Of the more than twenty novels that Dinah Mulock wrote, John Halifax, Gentleman, was by far the most popular, not only during her own lifetime but also well into the twentieth century. Toward the end of that century, critical interest turned to those among her novels that deal with gender issues from a woman’s point of view, among them Olive (1850) and Agatha’s Husband (1853), and to some of her nonfictional work, such as A Woman’s Thoughts about Women (1858). Mulock herself married late, in 1865; for a period in her early life she was responsible for supporting her family financially after her father, a nonconformist preacher, had been committed as insane.
Some of this personal experience of successful independence permeates John Halifax, Gentleman. It was, however, also a period when the British Victorian dream was closest to the American Dream, when people believed that anyone could make it to the top through sheer hard work and good character. Samuel Smiles’s best seller, Self-Help, appeared a few years after Mulock’s novel, in 1859. Both works owe a great deal to Thomas Carlyle, who posited the idea of new meritocracy in the form of a sort of neofeudal industrialism.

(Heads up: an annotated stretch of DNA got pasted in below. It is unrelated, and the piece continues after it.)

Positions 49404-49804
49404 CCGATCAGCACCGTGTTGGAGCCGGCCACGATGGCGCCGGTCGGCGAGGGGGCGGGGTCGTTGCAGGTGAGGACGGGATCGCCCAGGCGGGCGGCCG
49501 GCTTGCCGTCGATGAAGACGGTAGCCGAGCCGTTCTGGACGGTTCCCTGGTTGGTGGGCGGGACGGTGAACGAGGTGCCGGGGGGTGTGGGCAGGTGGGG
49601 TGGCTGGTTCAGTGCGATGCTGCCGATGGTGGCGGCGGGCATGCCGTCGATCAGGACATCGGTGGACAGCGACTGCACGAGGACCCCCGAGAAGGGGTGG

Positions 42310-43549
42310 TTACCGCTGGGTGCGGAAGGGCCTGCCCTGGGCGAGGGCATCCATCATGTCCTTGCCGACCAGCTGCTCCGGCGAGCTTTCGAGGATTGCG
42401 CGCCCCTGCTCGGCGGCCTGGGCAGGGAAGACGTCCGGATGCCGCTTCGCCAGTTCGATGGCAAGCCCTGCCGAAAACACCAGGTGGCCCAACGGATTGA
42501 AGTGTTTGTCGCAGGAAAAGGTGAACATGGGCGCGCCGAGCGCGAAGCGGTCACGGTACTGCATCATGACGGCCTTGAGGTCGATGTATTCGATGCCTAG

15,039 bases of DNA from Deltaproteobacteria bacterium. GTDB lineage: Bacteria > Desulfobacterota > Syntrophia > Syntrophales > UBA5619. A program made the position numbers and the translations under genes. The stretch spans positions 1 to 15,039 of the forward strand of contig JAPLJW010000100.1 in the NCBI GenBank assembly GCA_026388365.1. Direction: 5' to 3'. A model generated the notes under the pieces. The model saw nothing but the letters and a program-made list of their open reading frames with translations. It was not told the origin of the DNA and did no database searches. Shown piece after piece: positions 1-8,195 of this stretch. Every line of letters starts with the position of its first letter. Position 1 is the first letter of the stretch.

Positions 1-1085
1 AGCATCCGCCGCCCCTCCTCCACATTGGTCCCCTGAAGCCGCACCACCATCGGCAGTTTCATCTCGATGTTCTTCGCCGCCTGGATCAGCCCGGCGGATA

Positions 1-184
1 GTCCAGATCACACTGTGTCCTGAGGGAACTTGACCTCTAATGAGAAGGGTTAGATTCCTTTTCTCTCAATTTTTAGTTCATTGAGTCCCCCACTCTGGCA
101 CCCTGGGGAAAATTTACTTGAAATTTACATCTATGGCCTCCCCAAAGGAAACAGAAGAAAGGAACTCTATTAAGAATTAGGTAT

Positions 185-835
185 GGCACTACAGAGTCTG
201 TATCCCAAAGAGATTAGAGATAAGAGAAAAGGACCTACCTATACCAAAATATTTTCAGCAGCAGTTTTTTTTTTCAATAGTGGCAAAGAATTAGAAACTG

The breakdown of the old English class structures is clearly portrayed in John Halifax, Gentlemen. Central to this account is the figure of John Halifax, who is orphaned and destitute at the beginning of the novel. His belief that he is already a gentleman never wavers, nor does his life’s ambition to manifest this to the world. He first convinces Abel Fletcher, who as a Quaker is already committed to a more democratic worldview. Then he convinces Ursula March, who loves him before she knows he is an apprentice tanner. Her guardian, Richard Brithwood, is never convinced, but he is shown to be part of a degenerate upper class whose claims to being the ruling class are morally bankrupt. His wife, Lady Caroline, is more sympathetic but equally morally bankrupt, and Mulock shows her to be literally destitute at the end. John also stands up to Lord Luxmore, Lady Caroline’s father, during a corrupt election. In this episode, Mulock demonstrates her ability to describe both character clashes and socioeconomic ones. William Ravenel’s renunciation of his title and estate is a sign of his moral worthiness to become part of the new Halifax family.
The debate on what constitutes a...
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